Saudi doubles oil exports to China to cover for loss of Iranian crude
Saudi Arabia’s oil shipments to China have doubled in the span of a year, while its exports to the U.S. have fallen by nearly two-thirds. TankerTrackers.com, which tracks oil tankers and shipments based on satellite imagery and ships’ automatic identification systems, said Saudi Arabia exported 1,802,788 barrels per day to China in July, compared to 921,811 in August 2018. By contrast, its exports to the U.S. in July were 262,053 barrels a day, down 62 percent from 687,946 in August of last year.
U.S. sanctions on Iranian oil have helped the shift. Major Asian importers like China have been forced to shift business away from Iran and start buying more Saudi barrels to cover the shortfall. And the U.S. is now more self-reliant than ever, thanks to its shale oil revolution, so it needs less Saudi oil. That leaves Saudi Arabia sending more crude “into the most opaque” market, China, making it hard to track market conditions, said Matt Smith, director of commodity research at commodities analytics firm ClipperData.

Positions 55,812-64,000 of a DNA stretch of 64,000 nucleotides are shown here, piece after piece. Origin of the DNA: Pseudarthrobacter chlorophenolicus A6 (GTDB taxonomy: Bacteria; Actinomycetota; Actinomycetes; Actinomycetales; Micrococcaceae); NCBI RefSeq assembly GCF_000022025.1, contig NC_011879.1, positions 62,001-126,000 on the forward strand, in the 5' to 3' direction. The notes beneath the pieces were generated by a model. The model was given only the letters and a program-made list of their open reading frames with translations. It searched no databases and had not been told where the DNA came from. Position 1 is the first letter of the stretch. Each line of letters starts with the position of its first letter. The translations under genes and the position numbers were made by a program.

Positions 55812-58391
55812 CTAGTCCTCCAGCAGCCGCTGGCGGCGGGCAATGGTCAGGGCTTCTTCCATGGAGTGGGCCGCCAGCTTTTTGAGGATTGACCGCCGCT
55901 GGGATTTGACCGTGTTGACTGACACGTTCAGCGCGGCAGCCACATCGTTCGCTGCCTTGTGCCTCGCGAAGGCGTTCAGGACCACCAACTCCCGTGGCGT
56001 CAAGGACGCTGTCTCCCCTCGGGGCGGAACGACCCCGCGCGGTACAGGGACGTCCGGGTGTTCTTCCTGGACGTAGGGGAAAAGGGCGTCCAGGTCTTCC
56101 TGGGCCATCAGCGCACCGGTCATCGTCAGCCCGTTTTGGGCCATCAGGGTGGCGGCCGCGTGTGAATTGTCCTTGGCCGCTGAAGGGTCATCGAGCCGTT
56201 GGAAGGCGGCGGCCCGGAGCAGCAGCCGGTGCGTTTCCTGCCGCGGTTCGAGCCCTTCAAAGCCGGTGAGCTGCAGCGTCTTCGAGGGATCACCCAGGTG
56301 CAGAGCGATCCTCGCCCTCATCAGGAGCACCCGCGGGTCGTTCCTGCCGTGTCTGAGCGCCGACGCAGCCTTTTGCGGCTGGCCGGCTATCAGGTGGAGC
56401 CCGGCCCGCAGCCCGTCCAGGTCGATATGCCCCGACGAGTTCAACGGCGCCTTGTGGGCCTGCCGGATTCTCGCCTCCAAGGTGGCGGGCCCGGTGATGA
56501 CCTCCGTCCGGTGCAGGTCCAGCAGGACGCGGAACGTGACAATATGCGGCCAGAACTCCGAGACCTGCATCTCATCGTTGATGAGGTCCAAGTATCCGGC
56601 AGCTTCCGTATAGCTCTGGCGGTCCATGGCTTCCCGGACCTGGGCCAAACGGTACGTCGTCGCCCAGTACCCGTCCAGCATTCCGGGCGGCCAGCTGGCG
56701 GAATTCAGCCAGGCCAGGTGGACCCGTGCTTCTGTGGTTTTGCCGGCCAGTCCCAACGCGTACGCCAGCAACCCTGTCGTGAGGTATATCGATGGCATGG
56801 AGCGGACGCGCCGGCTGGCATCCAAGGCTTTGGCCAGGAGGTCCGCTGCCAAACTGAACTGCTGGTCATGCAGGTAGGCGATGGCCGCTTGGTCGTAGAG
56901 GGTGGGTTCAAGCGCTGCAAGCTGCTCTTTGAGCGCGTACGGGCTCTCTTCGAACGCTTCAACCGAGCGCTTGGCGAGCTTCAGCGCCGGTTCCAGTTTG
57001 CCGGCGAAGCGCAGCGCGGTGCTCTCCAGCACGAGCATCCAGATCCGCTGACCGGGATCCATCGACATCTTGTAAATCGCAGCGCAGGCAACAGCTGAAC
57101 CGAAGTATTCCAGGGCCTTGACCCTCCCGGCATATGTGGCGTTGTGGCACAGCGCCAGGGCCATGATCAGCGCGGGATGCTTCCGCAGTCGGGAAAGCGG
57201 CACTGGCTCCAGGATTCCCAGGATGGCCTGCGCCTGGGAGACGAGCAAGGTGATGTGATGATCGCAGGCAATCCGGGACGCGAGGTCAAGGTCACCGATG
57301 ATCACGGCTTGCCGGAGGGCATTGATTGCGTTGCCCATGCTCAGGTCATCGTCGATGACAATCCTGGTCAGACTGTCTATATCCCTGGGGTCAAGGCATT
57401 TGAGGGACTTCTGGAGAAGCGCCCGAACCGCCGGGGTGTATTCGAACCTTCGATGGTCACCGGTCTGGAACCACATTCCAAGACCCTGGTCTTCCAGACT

TankerTrackers.com co-founder Samir Madani has described China as a sort of “black hole” for the world’s oil exports, having the ability to “easily absorb oil barrels from the market, especially when prices dip.” Many analysts see a clear strategy from Beijing to take advantage of the situation, while locking in Asian market share is a key long-term goal for the Saudis.